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Volume III, Number 140
NEW! The Idler Press E-Books
Click here to download chapters from Finish High School At Home by Charlie Clark
"THERE ARE NO RULES IN PAINTING EXCEPT THE ONES YOU MAKE YOURSELF": AN INTERVIEW WITH NANCY GRIMES
Artist Nancy Grimes will show her paintings in October 2001 at the RC Fine Arts Gallery in Maplewood, New Jersey. Her career as a figurative painter has taken her from Indiana to New York City, always on her own terms. Since coming to New York, Grimes worked as a secretary; written art criticism for Art News and Art in America (about Eric Fischl, Jared French, and Robert Ryman, among others); curated shows for New York galleries and the city's Department of Cultural Affairs; and taught art at Yale, Parsons, Pratt, the New York Academy of Art, as well as the University of South Carolina.
In addition to showing in New York, Grimes has exhibited in New Jersey, San Francisco, Orlando, Houston, and Chicago. She took some time to talk about her art with The Idler.
IDLER: How did you end up as a struggling New York artist?
NANCY GRIMES: I grew up in Indiana wanting to leave it as fast as I could. So, I came to New York because I didnít want to rely on art magazines for information about contemporary art. When I lived in the Midwest, Iíd read the art magazines from cover to cover. I realized, however, that they presented an edited view of what was going on. I wanted to see for myself.
IDLER: Were you from a small town?
GRIMES: I'm from Indianapolis, Indiana, but I went to high school in a small, stodgy place called Greenfield, a town of about 10,000 where there was only one high school and everybody knew everybody else.
When you grow up in a place like that, you get bored and restless. So I was a rebel, and my greatest desire at that time was to be a hip, cutting edge artist. Indiana is pretty conservative and culturally deprived. If you have any imagination, you become rebellious. You also have a hunger for culture, so you look to the big cities.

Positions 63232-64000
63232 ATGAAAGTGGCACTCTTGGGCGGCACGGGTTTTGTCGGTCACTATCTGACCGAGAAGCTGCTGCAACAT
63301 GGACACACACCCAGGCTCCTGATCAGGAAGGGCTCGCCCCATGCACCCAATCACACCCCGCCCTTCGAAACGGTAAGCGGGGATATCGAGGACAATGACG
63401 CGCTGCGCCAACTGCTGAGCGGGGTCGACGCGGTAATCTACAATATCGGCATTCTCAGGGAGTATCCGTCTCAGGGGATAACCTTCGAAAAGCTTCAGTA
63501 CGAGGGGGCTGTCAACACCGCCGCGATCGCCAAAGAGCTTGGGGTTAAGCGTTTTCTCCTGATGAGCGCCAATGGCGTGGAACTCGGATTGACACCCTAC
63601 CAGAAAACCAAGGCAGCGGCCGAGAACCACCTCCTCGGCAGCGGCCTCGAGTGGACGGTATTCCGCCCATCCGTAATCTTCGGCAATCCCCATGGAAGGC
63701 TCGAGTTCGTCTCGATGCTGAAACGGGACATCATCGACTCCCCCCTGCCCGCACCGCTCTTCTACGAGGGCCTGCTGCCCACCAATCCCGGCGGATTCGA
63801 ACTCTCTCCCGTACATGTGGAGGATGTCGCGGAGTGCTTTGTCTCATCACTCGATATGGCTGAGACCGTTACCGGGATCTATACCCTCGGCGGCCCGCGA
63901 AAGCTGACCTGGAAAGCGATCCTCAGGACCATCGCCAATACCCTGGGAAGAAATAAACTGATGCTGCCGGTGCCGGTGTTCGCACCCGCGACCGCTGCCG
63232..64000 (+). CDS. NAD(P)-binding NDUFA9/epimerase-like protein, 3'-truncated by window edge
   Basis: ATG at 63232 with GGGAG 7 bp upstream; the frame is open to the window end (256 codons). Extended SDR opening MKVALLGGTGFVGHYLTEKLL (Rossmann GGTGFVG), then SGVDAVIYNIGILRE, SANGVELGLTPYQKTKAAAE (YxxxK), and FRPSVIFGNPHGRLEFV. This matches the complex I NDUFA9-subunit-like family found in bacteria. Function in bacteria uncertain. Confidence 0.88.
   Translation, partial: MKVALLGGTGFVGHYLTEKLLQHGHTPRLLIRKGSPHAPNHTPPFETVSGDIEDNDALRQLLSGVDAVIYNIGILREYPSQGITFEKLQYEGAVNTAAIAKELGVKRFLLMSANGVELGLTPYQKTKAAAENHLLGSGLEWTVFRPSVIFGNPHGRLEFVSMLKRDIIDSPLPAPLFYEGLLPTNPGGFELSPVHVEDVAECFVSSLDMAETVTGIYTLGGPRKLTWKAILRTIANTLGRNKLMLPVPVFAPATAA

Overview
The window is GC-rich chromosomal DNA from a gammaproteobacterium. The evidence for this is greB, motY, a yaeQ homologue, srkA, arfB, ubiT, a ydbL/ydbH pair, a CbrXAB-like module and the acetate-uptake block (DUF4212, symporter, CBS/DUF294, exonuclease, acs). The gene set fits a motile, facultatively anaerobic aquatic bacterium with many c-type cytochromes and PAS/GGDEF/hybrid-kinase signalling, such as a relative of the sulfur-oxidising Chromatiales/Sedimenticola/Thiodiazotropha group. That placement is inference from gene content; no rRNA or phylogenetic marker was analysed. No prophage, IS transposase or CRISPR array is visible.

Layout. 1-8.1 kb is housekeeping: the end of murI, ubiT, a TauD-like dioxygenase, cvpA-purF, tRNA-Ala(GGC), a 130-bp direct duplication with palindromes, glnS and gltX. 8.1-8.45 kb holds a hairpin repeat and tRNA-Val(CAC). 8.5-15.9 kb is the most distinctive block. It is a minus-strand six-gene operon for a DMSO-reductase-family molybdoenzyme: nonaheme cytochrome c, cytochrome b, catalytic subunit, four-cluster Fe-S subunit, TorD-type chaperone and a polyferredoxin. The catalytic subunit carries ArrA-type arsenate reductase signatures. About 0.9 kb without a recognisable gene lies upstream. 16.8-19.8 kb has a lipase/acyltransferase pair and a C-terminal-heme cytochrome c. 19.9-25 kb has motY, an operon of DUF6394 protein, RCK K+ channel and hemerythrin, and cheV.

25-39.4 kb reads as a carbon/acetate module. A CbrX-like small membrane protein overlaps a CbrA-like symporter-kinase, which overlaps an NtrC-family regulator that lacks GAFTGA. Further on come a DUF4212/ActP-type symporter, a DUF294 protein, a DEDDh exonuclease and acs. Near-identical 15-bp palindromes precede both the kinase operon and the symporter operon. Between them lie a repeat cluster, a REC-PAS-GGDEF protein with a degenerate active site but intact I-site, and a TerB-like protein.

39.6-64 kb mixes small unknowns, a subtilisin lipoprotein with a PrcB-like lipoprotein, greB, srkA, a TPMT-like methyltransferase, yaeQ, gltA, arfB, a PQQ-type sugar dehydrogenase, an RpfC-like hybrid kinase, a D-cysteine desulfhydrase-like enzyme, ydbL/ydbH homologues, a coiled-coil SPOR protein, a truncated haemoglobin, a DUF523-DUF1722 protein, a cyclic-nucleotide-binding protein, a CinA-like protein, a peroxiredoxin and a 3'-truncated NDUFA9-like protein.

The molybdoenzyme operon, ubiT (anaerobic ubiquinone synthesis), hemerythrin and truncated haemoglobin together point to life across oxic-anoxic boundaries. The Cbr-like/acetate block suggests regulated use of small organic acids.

Also, while I was a graduate student at the Art Institute of Chicago, I had access to a great art museum, and that experience made me want to be close to other great museums.
IDLER: Did your parents encourage your painting?
GRIMES: I come from a lower middle class background, but, luckily, my parents were intelligent. They read, they sketched. My mother was a housewife, but she had an interest in art. She hung cheap reproductions of Picasso and Henri Rousseau on the walls. My father had a variety of jobs--milkman, furniture salesman. He was also an amateur musician and played the drums in jazz bands. So they both had an interest in the arts that was passed on to me. They had a desire to make art that I was able to fulfill.
IDLER: How did you manage that?
GRIMES: I went to Indiana University in Bloomington. It was incredibly cheap, and, as luck would have it, they had a good art department. That's where I met my husband, he was in the music school. It was the late 60's, a time when people didn't want to teach you anything. So I canít say I learned a lot in my studio classes. The art history classes were better, so I took a lot of art history.
IDLER: Were there any teachers who influenced you?
GRIMES: I studied with Robert Barnes, who's a big deal in the Midwest. Heís a figurative painter who was influenced by British art, which made him different. Not too many Americans are interested in British painting. And he had an interest in British literature, which I shared. He received a Fulbright and lived there for awhile. He would show slides of the British artists who influenced him. I remember that Wright of Derby was a big influence. He made work out of an eclectic group of interests, and I think that made an impression on me.
IDLER: Any others?
GRIMES: IU had a figurative department. William Bailey was still there, and Bonnie Sklarski. They both had connections to the East Coast figurative painters, they exhibited in New York. I took beginning drawing from Bailey, although it was taught mostly by teaching assistants. Bailey would breeze through every now and then and tell them what they were doing wrong. His influence was definitely felt throughout the department. I took figure drawing from Bonnie Sklarski.
IDLER: Why figure drawing?
GRIMES: I was interested in figure drawing before I went to college and, luckily, it was a department which didn't question figurative art, it was taken for granted that it was an OK mode of painting.